As stars began to appear, we used apps on our smartphones to detect Saturn and Jupiter as they shined bright in the early evening sky. It wasn’t long before conditions were just right and we began running long exposures. We used the 500-rule of dividing 500 by the lens focal length to determine the maximum shutter to ensure pinpoint stars. (500/50mm = 10s, 500/24mm = 21s). We started with a series of test images and zoomed in to ensure both sharpness (proper manual focus) and that our stars were indeed dots and not small streaks. See, with your exposure longer and longer you begin to capture the rotation of the earth. Pretty cool, but tonight we were after tack sharp stars to enhance the moonlit Landscape Arch.

With some great images captured, we made the short walk back and concluded for the night. It was time to head back to the hotel for a good night’s rest so we could start early again tomorrow for sunrise.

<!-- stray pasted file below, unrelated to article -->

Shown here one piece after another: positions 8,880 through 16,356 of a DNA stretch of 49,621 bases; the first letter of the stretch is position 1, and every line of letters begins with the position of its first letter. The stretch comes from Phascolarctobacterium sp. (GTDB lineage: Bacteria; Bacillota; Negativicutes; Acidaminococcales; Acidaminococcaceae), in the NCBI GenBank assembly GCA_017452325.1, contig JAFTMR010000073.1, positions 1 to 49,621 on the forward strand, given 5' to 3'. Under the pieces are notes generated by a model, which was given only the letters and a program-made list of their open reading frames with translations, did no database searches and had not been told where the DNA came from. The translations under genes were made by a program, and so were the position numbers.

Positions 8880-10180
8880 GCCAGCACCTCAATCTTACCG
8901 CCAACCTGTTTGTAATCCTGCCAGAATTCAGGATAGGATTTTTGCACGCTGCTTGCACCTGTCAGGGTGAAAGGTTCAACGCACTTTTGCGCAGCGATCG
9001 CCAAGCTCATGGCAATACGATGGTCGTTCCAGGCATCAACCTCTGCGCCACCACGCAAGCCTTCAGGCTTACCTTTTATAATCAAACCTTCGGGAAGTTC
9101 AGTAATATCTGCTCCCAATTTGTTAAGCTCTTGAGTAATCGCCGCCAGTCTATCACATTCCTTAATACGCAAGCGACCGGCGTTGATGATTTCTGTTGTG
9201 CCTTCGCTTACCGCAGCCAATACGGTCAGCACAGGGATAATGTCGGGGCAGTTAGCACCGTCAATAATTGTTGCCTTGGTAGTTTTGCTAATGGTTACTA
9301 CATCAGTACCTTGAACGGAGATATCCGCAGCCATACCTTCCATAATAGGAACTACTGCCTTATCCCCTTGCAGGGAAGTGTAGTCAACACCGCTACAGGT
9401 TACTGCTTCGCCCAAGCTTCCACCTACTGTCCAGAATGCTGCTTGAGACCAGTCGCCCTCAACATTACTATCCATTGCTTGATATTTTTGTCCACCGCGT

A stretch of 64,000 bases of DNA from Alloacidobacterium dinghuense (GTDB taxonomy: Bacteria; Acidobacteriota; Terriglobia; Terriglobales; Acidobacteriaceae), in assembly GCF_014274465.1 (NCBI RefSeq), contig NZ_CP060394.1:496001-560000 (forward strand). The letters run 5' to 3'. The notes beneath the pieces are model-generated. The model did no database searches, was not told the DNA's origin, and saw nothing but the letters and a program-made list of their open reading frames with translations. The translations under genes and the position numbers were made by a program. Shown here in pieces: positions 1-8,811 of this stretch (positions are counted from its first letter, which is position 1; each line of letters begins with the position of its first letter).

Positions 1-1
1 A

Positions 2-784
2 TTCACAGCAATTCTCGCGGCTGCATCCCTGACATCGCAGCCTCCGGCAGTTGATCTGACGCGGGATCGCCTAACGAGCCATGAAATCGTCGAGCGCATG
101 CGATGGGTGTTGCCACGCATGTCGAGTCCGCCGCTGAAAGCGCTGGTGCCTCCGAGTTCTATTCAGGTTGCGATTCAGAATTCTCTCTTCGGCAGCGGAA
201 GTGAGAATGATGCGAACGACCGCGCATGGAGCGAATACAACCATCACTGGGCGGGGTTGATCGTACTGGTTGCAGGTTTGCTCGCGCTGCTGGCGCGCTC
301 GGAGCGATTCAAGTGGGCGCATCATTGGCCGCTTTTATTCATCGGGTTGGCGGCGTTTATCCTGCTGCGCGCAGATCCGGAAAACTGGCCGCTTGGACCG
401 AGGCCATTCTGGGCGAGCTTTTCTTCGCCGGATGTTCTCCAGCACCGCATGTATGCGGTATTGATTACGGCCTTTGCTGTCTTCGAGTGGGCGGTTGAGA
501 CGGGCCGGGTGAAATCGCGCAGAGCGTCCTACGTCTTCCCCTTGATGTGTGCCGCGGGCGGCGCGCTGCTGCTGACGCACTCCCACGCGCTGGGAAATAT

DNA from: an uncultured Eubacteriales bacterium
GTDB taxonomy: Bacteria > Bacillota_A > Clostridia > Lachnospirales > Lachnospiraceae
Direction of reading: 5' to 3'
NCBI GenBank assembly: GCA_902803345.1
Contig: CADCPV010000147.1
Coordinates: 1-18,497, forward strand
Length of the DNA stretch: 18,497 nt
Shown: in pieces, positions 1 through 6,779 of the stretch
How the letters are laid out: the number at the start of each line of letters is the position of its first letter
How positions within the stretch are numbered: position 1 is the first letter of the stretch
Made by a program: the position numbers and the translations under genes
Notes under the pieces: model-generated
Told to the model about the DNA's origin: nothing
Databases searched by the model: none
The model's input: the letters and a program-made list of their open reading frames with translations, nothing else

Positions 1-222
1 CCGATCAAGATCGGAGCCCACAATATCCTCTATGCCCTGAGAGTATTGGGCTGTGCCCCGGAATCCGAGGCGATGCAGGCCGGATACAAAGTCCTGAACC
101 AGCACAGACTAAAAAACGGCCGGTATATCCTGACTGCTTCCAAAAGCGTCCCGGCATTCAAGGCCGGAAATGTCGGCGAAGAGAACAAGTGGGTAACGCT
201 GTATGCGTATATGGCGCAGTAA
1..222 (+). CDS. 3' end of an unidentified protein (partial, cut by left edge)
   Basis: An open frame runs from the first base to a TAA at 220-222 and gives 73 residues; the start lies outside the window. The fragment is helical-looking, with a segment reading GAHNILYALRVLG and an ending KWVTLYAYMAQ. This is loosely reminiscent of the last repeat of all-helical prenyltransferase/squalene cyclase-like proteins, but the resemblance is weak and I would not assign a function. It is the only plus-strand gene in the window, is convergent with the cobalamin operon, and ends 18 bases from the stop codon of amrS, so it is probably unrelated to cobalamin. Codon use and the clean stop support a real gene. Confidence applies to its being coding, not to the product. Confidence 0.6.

The next morning, we arrived early at the Windows district of the park and made our way up to a famous arch called the North Window. It was filled with a few people waiting to witness the sunrise to the east. Our focus (pun intended) was Turret Arch to the west. We found a nice spot to set up and after a short wait the warm morning sun lit up the landscape and we worked quickly to capture the scene. From here we walked over to Double Arch, a gigantic towering set of arches in a tight rock formation that towers 112 feet from the desert floor. Nearly impossible to capture in its entirety without a fisheye, we worked through various compositions and used some individuals in the images for a sense of scale.